COLUMNS: Computers and ranching: high tech and old tech

This week has been historic in the ranching and farming industry locally.

This week has been historic in the ranching and farming industry locally.

The first class of students came together this week and spent the week getting to know each other, some local ranching operations, and some of their instructor/facilitators. They met at the Thompson Rivers University (TRU), this  campus in Williams Lake, where they will periodically come together if they are close and if not they will be connected via Skype, Bluebutton or some other media.

The learning strategy of the new Applied Sustainable Ranching (ASUR) program is to have students from ranches live on a ranch to learn applied skills and to connect to an online learning system (at TRU this is called Moodle.) Coming together face-to-face reinforces the online learning and maximizes the success and completion of the program.

A series of industry experts from anywhere in the world will come to the program in person or via webinar (TV or computer screen) so that the best knowledge possible can be available to students and producers in the area.

Feb. 5 which is during the first week of the online study/learning course on sustainable enterprises, will see Dave Pratt, who offers a program on Ranching for Profit, give a one-day seminar in Williams Lake.

This will be open to the ranching/agriculture community and public for a small fee.

Ranching for Profit likes to nail the idea that ranching is a business, not just a way of life. The TRU ASUR program starts with equipping students to develop a business strategy for their own family business or some business enterprise they would like to run.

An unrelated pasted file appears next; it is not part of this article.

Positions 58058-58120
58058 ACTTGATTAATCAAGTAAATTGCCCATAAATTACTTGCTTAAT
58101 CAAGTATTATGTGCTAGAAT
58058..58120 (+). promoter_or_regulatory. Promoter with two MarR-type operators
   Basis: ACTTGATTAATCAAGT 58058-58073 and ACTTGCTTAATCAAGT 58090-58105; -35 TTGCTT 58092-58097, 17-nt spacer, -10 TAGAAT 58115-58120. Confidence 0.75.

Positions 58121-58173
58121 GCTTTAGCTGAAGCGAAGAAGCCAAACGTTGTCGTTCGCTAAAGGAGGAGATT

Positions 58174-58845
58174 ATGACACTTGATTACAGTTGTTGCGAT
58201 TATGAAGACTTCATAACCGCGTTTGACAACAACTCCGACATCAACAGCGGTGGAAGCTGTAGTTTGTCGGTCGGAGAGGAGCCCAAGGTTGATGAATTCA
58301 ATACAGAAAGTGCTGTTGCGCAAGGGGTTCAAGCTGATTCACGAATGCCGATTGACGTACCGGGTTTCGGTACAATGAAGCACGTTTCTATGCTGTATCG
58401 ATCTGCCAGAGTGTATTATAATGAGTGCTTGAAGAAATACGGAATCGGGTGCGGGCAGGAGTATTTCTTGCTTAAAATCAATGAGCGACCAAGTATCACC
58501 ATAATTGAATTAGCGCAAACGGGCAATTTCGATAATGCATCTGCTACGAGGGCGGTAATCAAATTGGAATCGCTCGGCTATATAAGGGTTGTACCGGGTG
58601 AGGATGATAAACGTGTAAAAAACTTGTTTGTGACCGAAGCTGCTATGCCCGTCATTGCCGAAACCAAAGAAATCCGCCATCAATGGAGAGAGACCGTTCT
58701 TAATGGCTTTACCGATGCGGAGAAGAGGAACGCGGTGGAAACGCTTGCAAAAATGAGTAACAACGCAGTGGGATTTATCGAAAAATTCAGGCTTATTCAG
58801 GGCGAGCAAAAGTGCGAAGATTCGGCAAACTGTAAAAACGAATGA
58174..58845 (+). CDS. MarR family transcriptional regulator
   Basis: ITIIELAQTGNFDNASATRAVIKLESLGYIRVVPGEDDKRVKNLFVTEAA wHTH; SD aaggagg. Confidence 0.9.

Best efforts will be made to link and co-ordinate ongoing learning for agriculture producers with the speakers program run by the TRU program.

What better way to learn for students than to be mixed with a broad range of people in the ranching business locally?

It is the intention of the program to draw out local knowledge from the people who have it and use that to connect the formal on line learning by students with the real world.

Universities can’t really teach experience. They can, however, bring universal knowledge to students at home.

Lesson number one for this program: continuing learning is a first step to being able to adjust to new realities as they emerge in the business environment.

There are 14 students registered for the first year: six from the Williams Lake and surrounding area, three from the 100 Mile area, one from Spences Bridge, One each from Quesnel, Kamloops, Whitehorse, and one from Massachusetts (has a ranch in Africa).

David Zirnhelt is a member of the Cariboo Cattlemen’s Association and chair of the advisory committee for the Applied Sustainable Ranching program which is starting at Thompson Rivers University in Williams Lake this January.